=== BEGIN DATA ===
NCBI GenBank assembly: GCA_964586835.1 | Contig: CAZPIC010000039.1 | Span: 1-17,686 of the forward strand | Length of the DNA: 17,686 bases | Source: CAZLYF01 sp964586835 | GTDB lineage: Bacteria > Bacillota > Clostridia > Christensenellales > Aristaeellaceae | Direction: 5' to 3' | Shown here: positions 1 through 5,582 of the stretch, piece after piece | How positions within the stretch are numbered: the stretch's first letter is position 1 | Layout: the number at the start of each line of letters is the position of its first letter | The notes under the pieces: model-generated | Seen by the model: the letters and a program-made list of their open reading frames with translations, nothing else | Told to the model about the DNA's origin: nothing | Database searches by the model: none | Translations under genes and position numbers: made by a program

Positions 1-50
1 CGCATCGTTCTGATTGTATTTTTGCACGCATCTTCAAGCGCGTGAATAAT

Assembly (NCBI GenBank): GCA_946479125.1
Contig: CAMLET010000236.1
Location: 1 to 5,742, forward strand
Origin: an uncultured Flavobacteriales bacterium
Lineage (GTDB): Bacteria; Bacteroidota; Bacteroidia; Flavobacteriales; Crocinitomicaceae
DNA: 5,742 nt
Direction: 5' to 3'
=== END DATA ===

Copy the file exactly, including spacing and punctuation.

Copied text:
NCBI GenBank assembly: GCA_964586835.1 | Contig: CAZPIC010000039.1 | Span: 1-17,686 of the forward strand | Length of the DNA: 17,686 bases | Source: CAZLYF01 sp964586835 | GTDB lineage: Bacteria > Bacillota > Clostridia > Christensenellales > Aristaeellaceae | Direction: 5' to 3' | Shown here: positions 1 through 5,582 of the stretch, piece after piece | How positions within the stretch are numbered: the stretch's first letter is position 1 | Layout: the number at the start of each line of letters is the position of its first letter | The notes under the pieces: model-generated | Seen by the model: the letters and a program-made list of their open reading frames with translations, nothing else | Told to the model about the DNA's origin: nothing | Database searches by the model: none | Translations under genes and position numbers: made by a program

Positions 1-50
1 CGCATCGTTCTGATTGTATTTTTGCACGCATCTTCAAGCGCGTGAATAAT

Assembly (NCBI GenBank): GCA_946479125.1
Contig: CAMLET010000236.1
Location: 1 to 5,742, forward strand
Origin: an uncultured Flavobacteriales bacterium
Lineage (GTDB): Bacteria; Bacteroidota; Bacteroidia; Flavobacteriales; Crocinitomicaceae
DNA: 5,742 nt
Direction: 5' to 3'